Evansville restaurants struggle to hire as economy reopens

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EVANSVILLE, Ind. – They say no worker lasts long in the restaurant industry unless they love it … and it looks like COVID has tested that love for many.

Most restaurants in our area have difficulty hiring staff; some have even had to restrict their opening hours or reduce the number of seats – and the explanation goes much further than unemployment benefits.

Being a waiter or line cook is exhausting work at the best of times. It comes with an average income, high stress levels, and long hours that are often not family friendly.

The pandemic has made the situation worse. Restrictions on dinners meant fewer tips, hours became unpredictable, and there were belligerent customers opposed to security protocols.

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With the crowds returning, many restaurants are understaffed and cash-strapped, intensifying even the usual stressors before the pandemic.

A few, finally, are successful in hiring, but this is at least in part due to the fact that students are out of school for the summer and starting salaries are increasing.

Some longtime restaurant workers told Courier & Press that the whole situation made them look for other areas of work.

“I will never return to the industry,” said Jennifer Moorhead, who has worked as a waiter, bartender, event coordinator and director of marketing in the restaurant industry. “You get mistreated for $ 2.5 an hour, and in my opinion that’s why people don’t come back. Several people I know have found employment elsewhere and are back to work.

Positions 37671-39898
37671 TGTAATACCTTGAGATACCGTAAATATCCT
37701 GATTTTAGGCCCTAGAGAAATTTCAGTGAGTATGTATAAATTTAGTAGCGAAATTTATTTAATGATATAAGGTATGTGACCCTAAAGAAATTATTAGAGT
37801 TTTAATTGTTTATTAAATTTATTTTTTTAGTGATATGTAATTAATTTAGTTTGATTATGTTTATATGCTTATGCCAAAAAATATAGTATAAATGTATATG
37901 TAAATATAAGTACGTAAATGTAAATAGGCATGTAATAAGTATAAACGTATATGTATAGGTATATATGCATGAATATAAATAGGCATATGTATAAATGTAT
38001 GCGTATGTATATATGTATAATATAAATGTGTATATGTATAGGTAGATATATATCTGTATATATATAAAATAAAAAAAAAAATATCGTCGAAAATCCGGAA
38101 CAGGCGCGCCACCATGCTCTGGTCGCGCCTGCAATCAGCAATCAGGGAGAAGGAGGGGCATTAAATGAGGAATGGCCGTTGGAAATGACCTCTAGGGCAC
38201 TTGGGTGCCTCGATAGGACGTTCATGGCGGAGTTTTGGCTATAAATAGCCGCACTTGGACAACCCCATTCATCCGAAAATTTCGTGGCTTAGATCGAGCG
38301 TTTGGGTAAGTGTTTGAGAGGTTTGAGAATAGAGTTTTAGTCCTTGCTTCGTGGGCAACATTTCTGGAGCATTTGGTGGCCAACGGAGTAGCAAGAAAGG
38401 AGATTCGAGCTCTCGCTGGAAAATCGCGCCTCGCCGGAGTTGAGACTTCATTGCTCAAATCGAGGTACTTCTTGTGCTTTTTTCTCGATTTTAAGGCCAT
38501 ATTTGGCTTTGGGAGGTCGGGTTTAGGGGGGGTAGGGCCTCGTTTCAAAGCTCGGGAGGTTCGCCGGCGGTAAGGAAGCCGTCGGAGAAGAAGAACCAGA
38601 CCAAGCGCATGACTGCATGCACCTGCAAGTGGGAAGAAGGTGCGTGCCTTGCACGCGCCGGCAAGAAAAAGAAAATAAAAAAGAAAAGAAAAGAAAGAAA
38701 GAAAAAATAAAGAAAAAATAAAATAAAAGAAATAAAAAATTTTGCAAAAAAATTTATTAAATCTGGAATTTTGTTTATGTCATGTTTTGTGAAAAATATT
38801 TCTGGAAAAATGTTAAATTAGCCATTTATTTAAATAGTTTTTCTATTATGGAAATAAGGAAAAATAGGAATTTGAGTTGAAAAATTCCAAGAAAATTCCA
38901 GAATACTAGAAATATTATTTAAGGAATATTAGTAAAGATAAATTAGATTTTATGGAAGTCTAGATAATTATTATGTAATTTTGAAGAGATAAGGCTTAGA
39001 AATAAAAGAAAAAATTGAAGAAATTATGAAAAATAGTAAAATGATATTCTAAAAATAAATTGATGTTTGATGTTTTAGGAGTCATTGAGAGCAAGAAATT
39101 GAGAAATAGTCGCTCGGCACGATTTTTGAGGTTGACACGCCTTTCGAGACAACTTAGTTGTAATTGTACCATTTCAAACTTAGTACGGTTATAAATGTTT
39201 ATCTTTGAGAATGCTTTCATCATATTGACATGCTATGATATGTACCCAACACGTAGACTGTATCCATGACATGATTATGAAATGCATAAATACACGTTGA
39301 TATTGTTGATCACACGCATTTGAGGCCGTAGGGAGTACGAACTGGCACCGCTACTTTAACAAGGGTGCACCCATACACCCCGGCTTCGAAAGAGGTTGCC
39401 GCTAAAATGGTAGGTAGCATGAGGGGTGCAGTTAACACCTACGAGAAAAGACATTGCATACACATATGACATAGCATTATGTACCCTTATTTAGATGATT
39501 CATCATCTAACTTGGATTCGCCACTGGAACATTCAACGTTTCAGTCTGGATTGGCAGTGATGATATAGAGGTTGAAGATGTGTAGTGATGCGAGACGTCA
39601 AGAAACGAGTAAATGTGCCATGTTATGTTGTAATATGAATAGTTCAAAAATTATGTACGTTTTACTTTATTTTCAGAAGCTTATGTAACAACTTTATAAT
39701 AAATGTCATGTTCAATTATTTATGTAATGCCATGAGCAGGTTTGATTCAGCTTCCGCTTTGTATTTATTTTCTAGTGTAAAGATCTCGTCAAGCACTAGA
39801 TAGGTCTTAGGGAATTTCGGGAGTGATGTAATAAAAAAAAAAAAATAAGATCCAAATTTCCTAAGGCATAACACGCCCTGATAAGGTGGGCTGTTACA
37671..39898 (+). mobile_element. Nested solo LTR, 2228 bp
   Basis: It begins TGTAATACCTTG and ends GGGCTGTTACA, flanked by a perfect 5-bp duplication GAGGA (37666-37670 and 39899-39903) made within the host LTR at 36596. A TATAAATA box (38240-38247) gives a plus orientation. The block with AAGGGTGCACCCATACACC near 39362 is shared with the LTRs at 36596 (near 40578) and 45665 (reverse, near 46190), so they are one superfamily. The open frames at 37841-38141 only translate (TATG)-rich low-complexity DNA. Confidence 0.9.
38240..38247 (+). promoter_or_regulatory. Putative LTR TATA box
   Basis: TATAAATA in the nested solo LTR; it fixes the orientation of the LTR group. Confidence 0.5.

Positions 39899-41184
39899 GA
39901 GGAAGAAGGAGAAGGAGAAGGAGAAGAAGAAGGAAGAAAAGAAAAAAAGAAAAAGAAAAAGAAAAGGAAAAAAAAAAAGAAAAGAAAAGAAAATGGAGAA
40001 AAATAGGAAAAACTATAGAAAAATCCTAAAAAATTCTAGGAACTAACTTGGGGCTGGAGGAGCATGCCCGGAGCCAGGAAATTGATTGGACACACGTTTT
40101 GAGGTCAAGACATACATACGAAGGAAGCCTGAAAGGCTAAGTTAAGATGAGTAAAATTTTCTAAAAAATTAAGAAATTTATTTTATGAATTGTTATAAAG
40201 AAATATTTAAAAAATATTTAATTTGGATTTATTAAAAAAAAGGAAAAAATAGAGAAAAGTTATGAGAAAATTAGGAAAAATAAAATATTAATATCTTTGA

Trainee Jennifer Murray, left, takes notes as waiter Heather Hile, right, reviews the drink list on Murray's second day of training at Knob Hill Tavern in Newburgh, Indonesia, on Tuesday evening 5 May 2021.

“The idea that a majority of restaurant workers sit around doing nothing is not only silly, but reflects the way people perceive service workers in general – that they don’t deserve better wages. because they’re lazy or below average or whatever.

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Moorhead now works in Marketing and Sales. She still works as a private bartender, starts her own business cooperative and does other work in parallel.

“I have set the bar much higher and I am asking for a healthy work environment and culture, as well as adequate compensation,” she said.

Miki Whitmore said she has been a restaurant professional all of her adult life. She’s still with the company, but she’s moving to a new job and says it’s the last one she’ll accept in the industry if it’s not an improvement over other restaurants she’s worked at.

“Either way, I’m setting the standards I’ll be working on, but in the COVID atmosphere I’ve found myself increasingly reluctant to deal with these toxicities that are hard to avoid in the restaurant world,” a- she declared. “I want to know how well the kitchen and the facade work together. How is an employee protected if a customer or supervisor harasses them? How do they treat the dishwasher? Can the staff eat? “

Whitmore compared the service job to the meme in which a boss yells at a father, the father yells at the mother, the mother yells at the child and the child yells at the dog, only the waiters are the dog, did she declared.